In August 1976, Amin declared himself field marshal and life president. The country was beginning to crumble and church leaders began to unite their voices of discontent. Cardinal Nsubuga, Sheik Mufti of Uganda, and Archbishop Janani Luwum convened an ecumenical meeting to discuss the situation within the country. With great trepidation, they carefully discussed the deteriorating infrastructure. They requested a meeting with President Amin, but he responded with an angry reprimand about their conducting a meeting without presidential permission! Given Amin's deserved reputation, Luwum had to have known that his actions in defense of justice and his demand for answers made him a marked man, and that his own murder was a very real possibility.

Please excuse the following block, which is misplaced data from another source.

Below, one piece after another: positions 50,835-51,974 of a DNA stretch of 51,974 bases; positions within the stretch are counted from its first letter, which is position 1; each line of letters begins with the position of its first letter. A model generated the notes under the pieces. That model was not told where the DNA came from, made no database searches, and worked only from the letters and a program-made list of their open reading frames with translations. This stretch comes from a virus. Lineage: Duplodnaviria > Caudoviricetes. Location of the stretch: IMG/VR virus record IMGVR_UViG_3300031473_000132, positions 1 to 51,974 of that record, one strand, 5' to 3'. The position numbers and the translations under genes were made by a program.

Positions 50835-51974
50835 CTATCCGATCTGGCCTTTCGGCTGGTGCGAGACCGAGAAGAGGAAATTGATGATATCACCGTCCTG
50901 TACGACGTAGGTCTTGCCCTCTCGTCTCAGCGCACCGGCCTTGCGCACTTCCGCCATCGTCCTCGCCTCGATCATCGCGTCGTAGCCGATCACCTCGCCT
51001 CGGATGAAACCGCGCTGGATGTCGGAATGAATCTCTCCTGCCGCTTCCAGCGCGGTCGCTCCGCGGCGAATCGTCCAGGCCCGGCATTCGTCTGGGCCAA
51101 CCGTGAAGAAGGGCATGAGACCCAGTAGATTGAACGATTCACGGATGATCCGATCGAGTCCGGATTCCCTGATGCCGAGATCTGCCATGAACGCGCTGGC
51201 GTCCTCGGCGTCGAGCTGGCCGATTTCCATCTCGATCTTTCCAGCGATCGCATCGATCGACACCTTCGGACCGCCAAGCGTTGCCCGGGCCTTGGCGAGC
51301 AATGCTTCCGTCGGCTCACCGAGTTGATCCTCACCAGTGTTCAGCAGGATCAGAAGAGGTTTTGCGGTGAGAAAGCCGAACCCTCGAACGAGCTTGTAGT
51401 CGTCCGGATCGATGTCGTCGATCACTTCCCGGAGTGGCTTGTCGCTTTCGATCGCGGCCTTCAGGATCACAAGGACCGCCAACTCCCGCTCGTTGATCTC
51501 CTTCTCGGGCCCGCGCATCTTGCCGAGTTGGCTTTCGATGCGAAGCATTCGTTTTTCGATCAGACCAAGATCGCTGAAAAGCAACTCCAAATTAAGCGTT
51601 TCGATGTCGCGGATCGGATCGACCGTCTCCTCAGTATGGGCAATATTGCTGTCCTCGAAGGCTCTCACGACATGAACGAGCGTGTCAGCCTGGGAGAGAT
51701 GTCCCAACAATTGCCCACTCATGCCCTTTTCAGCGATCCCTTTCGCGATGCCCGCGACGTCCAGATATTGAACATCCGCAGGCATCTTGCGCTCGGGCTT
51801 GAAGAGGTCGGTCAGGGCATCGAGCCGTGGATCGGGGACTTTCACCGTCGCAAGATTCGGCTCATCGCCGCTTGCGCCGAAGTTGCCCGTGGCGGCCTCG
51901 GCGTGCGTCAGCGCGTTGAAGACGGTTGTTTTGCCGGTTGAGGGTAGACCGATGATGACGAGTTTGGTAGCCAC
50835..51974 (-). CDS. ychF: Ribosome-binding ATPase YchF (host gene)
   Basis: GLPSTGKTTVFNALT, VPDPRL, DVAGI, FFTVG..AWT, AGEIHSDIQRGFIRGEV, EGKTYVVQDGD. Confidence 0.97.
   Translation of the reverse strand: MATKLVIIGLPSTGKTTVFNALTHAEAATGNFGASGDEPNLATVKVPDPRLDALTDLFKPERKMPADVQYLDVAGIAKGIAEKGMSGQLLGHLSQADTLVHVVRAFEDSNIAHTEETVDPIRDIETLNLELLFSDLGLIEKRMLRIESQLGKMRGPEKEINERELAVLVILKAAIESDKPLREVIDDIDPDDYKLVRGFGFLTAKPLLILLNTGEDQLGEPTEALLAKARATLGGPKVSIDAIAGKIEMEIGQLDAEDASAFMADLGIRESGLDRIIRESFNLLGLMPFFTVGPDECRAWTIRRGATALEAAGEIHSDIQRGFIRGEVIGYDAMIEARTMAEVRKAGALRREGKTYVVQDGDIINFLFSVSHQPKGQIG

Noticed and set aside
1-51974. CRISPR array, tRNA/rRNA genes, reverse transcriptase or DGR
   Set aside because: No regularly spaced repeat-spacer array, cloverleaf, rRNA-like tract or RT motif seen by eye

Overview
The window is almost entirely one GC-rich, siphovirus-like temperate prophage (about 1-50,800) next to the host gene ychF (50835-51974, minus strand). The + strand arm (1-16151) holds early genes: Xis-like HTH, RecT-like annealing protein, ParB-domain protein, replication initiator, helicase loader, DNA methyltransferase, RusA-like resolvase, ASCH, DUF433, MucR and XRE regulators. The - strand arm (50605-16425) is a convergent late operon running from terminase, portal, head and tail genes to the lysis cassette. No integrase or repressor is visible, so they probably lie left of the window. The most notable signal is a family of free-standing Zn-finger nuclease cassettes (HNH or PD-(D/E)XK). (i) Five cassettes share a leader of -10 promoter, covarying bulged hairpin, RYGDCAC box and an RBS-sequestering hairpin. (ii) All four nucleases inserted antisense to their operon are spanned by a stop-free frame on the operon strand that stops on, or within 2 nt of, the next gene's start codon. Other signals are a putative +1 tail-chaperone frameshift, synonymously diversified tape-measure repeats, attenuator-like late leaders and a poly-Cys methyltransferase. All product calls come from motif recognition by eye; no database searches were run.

On January 30, 1977, the Church of Uganda publicly voiced opposition to Amin. Bishop Festo Kivengere preached against Amin's misuse of power at the consecration of the Bishop of West Ankole. A month later a man indicated Luwum as a "possible" agitator. His home and belongings were ransacked by Amin's troops. On February 16, religious, government, and military leaders were summoned to condemn Luwum and indict him for various "subversive acts." The vice president insisted Luwum was given a "fair" trial by a military tribunal. He was taken to the infamous Nile Hotel, the site of numerous murders and torturing. The archbishop, who refused to sign a confession of treason, prayed for his captors as he was undressed and thrown to the floor, whipped, possibly sodomized, and then, at about 6:00, shot twice in the chest (Mairs 1996. p.84). Vehicles were then driven over his corpse to suggest a vehicle accident. When his body was sent home for burial, though, the faithful ripped open the sealed casket and saw the bullet holes.